Publication data: Peirce, Charles Sanders; Jastrow, Joseph (1885). "On Small Differences in Sensation". Memoirs of the National Academy of Sciences 3: 73–83. 
Online version: http://psychclassics.yorku.ca/Peirce/small-diffs.htm
Description: Peirce and Jastrow use logistic regression to estimate subjective probabilities of subjects's judgments of the heavier of two measurements, following a randomized controlled repeated measures design.[1][2]
Importance: Pioneered elicitation of subjective probabilities.[1][2]

Truth and Probability

Author: Frank P. Ramsey
Publication data: * Ramsey, Frank Plumpton; “Truth and Probability” (PDF), Chapter VII in The Foundations of Mathematics and other Logical Essays (1931).
Online version: http://cepa.newschool.edu/het//texts/ramsey/ramsess.pdf
Description: Ramsey proposes elucidating a person's subjective probability for a proposition using a sequence of bets. Ramsey described his work as an elaboration of some pragmatic ideas of C. S. Peirce, which were expressed in "How to Make Our Ideas Clear".
Importance: Popularized the "Ramsey test" for eliciting subjective probabilities.

Bayesian Inference in Statistical Analysis

Author: George E. P. Box and George C. Tiao
Publication data: Addison Wesley Publishing Co., 1973. Reprinted 1992: Wiley ISBN 0471574287
Description The first complete analysis of Bayesian Inference for many statistical problems.
Importance: Includes a large body of research on Bayesian analysis for outlier problems, variance components, linear models and multivariate statistics.

Theory of Probability

Author: Bruno de Finetti
Publication data: Two volumes, A.F.M. Smith and A. Machi (trs.), New York: John Wiley & Sons, Inc., 1974, 1975.
Description The first detailed statement of the operational subjective position, dating from the author's research in the 1920s and 30s.
Importance: Emphasizes exchangeable random variables which are often mixtures of independent random variables. Argues for finitely additive probability measures that need not be countably additive. Emphasizes expectations rather than probability measures.

Introduction to statistical decision theory

Author: John W. Pratt, Howard Raiffa, and Robert Schlaifer
Publication data: preliminary edition, 1965. Cambridge, Mass.: MIT Press, 1995.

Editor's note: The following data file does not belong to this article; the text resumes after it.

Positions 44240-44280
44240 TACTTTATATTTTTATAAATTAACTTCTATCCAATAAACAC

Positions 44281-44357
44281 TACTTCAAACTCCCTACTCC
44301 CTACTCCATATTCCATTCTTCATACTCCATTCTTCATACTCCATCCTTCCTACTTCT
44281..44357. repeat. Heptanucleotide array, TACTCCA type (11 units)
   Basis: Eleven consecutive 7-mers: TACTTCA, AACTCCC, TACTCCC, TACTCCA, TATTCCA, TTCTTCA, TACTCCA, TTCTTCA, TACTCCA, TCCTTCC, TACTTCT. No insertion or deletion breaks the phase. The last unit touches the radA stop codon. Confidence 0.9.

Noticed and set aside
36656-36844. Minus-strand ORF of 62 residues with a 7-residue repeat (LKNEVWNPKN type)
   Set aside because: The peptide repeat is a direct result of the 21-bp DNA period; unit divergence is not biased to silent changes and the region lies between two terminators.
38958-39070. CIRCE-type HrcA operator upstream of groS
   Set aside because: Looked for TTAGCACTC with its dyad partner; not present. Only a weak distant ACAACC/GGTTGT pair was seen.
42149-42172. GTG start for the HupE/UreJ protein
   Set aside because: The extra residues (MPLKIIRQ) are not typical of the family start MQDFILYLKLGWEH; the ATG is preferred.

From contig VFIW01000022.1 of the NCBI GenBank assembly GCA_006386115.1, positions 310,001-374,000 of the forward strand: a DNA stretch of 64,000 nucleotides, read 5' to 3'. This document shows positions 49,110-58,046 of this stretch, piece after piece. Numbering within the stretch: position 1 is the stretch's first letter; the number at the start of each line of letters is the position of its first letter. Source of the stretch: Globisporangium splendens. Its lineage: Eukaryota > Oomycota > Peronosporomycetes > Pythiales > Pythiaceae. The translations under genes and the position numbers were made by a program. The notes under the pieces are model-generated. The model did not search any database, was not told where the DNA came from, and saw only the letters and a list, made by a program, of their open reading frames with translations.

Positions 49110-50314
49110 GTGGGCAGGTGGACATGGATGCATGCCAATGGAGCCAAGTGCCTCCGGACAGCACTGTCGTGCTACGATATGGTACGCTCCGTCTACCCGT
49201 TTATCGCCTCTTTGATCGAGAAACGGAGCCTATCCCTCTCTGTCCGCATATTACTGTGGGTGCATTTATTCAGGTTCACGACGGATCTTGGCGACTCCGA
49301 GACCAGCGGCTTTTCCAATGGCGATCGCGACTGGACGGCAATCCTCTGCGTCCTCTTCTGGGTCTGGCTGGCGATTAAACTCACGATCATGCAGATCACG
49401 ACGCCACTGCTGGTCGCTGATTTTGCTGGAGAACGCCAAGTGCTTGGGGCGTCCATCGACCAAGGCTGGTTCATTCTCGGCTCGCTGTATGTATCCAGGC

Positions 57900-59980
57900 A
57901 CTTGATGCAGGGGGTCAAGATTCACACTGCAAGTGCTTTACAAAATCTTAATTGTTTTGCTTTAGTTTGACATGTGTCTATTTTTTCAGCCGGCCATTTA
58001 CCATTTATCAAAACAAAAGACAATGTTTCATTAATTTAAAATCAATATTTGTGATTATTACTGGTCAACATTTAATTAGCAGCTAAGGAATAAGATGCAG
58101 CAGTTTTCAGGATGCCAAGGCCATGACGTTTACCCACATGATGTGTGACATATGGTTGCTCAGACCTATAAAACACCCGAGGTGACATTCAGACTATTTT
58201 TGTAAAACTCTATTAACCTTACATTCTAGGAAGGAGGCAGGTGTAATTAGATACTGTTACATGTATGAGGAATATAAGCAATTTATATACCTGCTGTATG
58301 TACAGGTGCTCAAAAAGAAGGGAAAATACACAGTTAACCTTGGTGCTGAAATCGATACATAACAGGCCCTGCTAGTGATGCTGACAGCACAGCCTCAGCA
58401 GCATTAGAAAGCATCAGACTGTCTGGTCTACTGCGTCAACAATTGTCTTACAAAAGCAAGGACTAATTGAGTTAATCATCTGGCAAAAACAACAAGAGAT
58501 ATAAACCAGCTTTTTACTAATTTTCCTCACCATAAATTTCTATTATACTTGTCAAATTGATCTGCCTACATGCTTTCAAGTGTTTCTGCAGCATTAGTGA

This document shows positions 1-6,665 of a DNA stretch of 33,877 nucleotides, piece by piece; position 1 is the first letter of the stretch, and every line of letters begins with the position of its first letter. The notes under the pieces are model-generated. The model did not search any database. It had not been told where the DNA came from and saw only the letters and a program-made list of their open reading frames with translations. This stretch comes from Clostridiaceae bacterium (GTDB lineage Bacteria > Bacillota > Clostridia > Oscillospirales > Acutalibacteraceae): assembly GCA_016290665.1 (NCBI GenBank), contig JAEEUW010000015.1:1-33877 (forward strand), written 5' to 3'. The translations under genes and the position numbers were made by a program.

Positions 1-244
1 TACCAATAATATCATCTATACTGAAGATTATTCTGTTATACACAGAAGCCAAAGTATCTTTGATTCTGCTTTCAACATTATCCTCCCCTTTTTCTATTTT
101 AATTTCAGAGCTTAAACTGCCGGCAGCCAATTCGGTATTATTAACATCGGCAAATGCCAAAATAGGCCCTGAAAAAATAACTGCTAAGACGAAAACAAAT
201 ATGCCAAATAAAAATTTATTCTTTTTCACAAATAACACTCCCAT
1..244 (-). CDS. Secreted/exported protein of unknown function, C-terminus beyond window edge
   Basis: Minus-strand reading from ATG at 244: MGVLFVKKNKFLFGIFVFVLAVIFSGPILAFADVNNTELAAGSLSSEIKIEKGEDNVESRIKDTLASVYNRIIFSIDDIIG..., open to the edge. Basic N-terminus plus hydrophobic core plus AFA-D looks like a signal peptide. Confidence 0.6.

Description Extensive exposition of statistical decision theory, statistics, and decision analysis from a Bayesian standpoint. Many examples and problems come from business and economics.
Importance: Greatly extended the scope of applied Bayesian statistics by using conjugate priors for exponential families. Extensive treatment of sequential decision making, for example mining decisions. For many years, it was required for all doctoral students at Harvard Business School.

Multivariate analysis[edit]

An Introduction to Multivariate Analysis

Authors: Theodore W. Anderson
Publication data: 1958, John Wiley
Description:
Importance: This textbook educated a generation of theoretists and applied statisticians, emphasizing hypothesis testing via likelihood ratio tests and the properties of power functions: Admissiblity, unbiasedness and monotonicity.[3][4]

Time Series[edit]

Time Series Analysis Forecasting and Control

Authors: George E.P. Box and Gwilym M. Jenkins
Publication data: Holden-Day, 1970
Description: Systematic approach to ARIMA and ARMAX modelling
Importance: This book introduces ARIMA and associated input-output models, studies how to fit them and develops a methodology for time series forecasting and control. It has changed econometrics, process control and forecasting.

Applied statistics[edit]

Statistical Methods for Research Workers

Author: R.A. Fisher
Publication data: Edinburgh: Oliver & Boyd, 1925 (1st edition); London: Macmillan, 1970 (15th edition)
Online version: http://psychclassics.yorku.ca/Fisher/Methods/
Description: The original manual for researchers, especially biologists, on how to statistically evaluate numerical data.